Houses of Cistercian nuns: The priory of Greenfield

Pages 155-156

A History of the County of Lincoln: Volume 2. Originally published by Victoria County History, London, 1906.

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The priory of Greenfield must have been founded before the year 1153 by Eudo of Grainsby and Ralf of Aby, his son: Ranulf earl of Chester was also a benefactor of the house. (fn. 1) It has very little history. A number of small and unimportant suits and charters have preserved for us the names of several prioresses, without giving us very much idea of the fortunes of the house. There are also a few notices relating to the priory in the episcopal registers. In 1298 a nun from Nuncotham was sent here to do penance. It appears that she was of a quarrelsome disposition, for Bishop Sutton ordered that as long as she should continue incorrigible she should be kept in solitary confinement, ' until according to the discipline of the order she should know how to live in community.' (fn. 2) Four years earlier the bishop had visited the priory and given the prioress an opportunity of resigning if she would, to avoid the disgrace of deprivation. (fn. 3) Her successor was not much more satisfactory, for in 1303 Bishop Dalderby heard that she had been absent from her house for two years, and that it was in danger of serious loss. (fn. 4) She probably resigned in consequence of the visitation which followed. (fn. 5) In 1312 the nuns received a remission of tithes from the same bishop in consideration of their poverty. (fn. 6) No other visitation is recorded until that of Bishop Atwater in 1519. There was very little at this time to complain of: one nun was accused of being disobedient to her superiors, and the prioress did not invite all the sisters to her table in due order. (fn. 7)

The priory was dissolved in 1536, before Michaelmas. Its income was at this time small, but the ten nuns who lived there on £63 a year were better off than their sisters at Nuncotham, Legbourne, or Fosse. The prioress received a pension of £10 a year, the rest were paid off as usual with 20s. apiece. (fn. 8)

The endowment included the demesne land with the churches of Aby, Cumberworth, and Beesby. (fn. 9) Greenfield church belonged to the priory in the time of Hugh of Wells. (fn. 10) In 1291 the prioress was not taxed for any temporalities. In 1428 she held fractions of a knight's fee in Aby and East Rasen. (fn. 11) In 1534 the nuns had an income of £63 4s. 1d. clear. (fn. 12) The Ministers' Accounts of 1536 give a total of £62 6s. 4d., including the manors of East Rasen and Moorby, Coningsby and Wilksby. (fn. 13) The bells, lead, &c., of the monastery were worth £135 8s. (fn. 14)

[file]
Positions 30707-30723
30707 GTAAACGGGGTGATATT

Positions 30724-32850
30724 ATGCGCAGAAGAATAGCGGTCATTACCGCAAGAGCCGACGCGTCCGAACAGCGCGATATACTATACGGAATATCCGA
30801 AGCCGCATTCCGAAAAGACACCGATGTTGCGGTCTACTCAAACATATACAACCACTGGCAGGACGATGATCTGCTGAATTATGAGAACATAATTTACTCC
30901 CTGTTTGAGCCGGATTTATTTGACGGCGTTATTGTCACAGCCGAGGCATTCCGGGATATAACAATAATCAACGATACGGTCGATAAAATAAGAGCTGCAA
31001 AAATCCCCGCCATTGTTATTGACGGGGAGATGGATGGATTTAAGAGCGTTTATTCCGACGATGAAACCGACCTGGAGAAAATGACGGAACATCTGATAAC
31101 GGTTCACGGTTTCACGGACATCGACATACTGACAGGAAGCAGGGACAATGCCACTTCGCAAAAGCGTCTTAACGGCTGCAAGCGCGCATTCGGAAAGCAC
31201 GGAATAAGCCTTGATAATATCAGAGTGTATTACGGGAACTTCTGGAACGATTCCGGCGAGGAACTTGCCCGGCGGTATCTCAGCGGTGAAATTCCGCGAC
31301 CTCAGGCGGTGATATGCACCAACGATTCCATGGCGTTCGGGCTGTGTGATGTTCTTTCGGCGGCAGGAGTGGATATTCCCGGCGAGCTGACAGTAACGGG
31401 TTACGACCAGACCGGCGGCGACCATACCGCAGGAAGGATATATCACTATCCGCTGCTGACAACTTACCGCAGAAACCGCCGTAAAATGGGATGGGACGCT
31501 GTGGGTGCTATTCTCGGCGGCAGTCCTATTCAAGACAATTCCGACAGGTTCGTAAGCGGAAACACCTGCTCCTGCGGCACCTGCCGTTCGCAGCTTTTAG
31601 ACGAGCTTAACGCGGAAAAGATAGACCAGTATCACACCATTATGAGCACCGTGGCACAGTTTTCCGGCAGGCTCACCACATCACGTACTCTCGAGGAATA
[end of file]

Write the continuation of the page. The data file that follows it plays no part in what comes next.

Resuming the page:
Prioresses Of Greenfield

Agnes, (fn. 15) occurs 1230

Mabel, (fn. 16) occurs 1237 and 1240

Maud, (fn. 17) occurs 1260

Joan Hey worth, (fn. 18) elected 1274

Christine, (fn. 19) resigned 1293

Elizabeth or Isabel of Harrington, (fn. 20) elected 1293, resigned 1301

Cecily de Parys, (fn. 21) elected 1301, resigned 1305

Agnes of Langholm, (fn. 22) elected 1305, resigned 1313

Ivetta of Ormsby, (fn. 23) elected 1313, occurs till 1327

Margaret of Wells, (fn. 24) elected 1330, occurs to 1349

Isabel, (fn. 25) occurs 1371

Joan, (fn. 26) occurs 1398

Margaret, (fn. 27) occurs 1401 and 1418

Joan, (fn. 28) occurs 1436

Elizabeth, (fn. 29) occurs 1485

Joan Skypwith, (fn. 30) occurs 1509, died 1518

Elizabeth Billesby, (fn. 31) elected 1518, died 1521

Isabel Smyth, (fn. 32) elected 1521, died 1530

Agnes or Anne Guderyk, (fn. 33) last prioress, elected 1530

The pointed oval seal (fn. 34) shows the Virgin, seated, with crown and nimbus, the Child, also with nimbus, on the right knee, her left hand lifted up.



  • 1. The death of Ranulf earl of Chester in 1153 limits the date of foundation by this year. Dugdale, Mon. v, 579.
  • 2. Linc. Epis. Reg. Memo. Sutton, 207.
  • 3. Linc. Epis. Reg. Memo. Sutton, 81 d.
  • 4. Ibid. Memo. Dalderby, 56 d.
  • 5. See list of prioresses.
  • 6. Linc. Epis. Reg. Memo. Dalderby, 220.
  • 7. Visitations of Atwater (Alnwick Tower), fol. 52.
  • 8. Mins. Accts. 27-28 Hen. VIII, No. 166.
  • 9. The priory had a pension in the moiety of Beesby church (Linc. Epis. Reg. Rolls of Wells).
  • 10. Gibbons, Liber Antiquus, 51.
  • 11. Feud. Aids, iii, 257, 267.
  • 12. Valor Eccles. (Rec. Com.), iv, 53.
  • 13. Mins. Accts. (27-28 Hen. VIII), No. 91.
  • 14. Ibid. No. 166.
  • 15. Pat. 14 Hen. III, m. 7 d.
  • 16. Dugdale, Mon. v, 5 79. The names in Dugdale's list are mostly from Harleian charters, and probably quite correct. Two names, Sara and Alice, cannot be dated. Boyd and Massingberd, Abstracts of Final Concords, ii, 320.
  • 17. Dugdale, Mon. v, 579.
  • 18. Linc. Epis. Reg. Rolls of Gravesend.
  • 19. Ibid. Memo. Sutton, 81 d.
  • 20. Linc. Epis. Reg. Inst. Button, 19 d.
  • 21. Ibid. Inst. Dalderby, 3.
  • 22. Ibid. 13 s.
  • 23. Ibid. and Dugdale, Mon. v, 579.
  • 24. Ibid. Memo. Burghersh, 217; Harl. Chart. 44 E, 7, 8. The episcopal registers record a vacancy in 1349; Margaret probably died of the pestilence.
  • 25. Harl. Chart. 44 E, 9.
  • 26. Ibid. 10.
  • 27. Dugdale, Mon. v, 579.
  • 28. Ibid.
  • 29. Ibid.
  • 30. Ibid. and Linc. Epis. Reg. Inst. Atwater, 9.
  • 31. Linc. Epis. Reg. Inst. Atwater, 9.
  • 32. Ibid. Inst. Longlands, 2 d.
  • 33. Ibid. 28, where she is called Agnes; but in the pension list the name is Anne.
  • 34. Harl. Chart. 44 D, .59.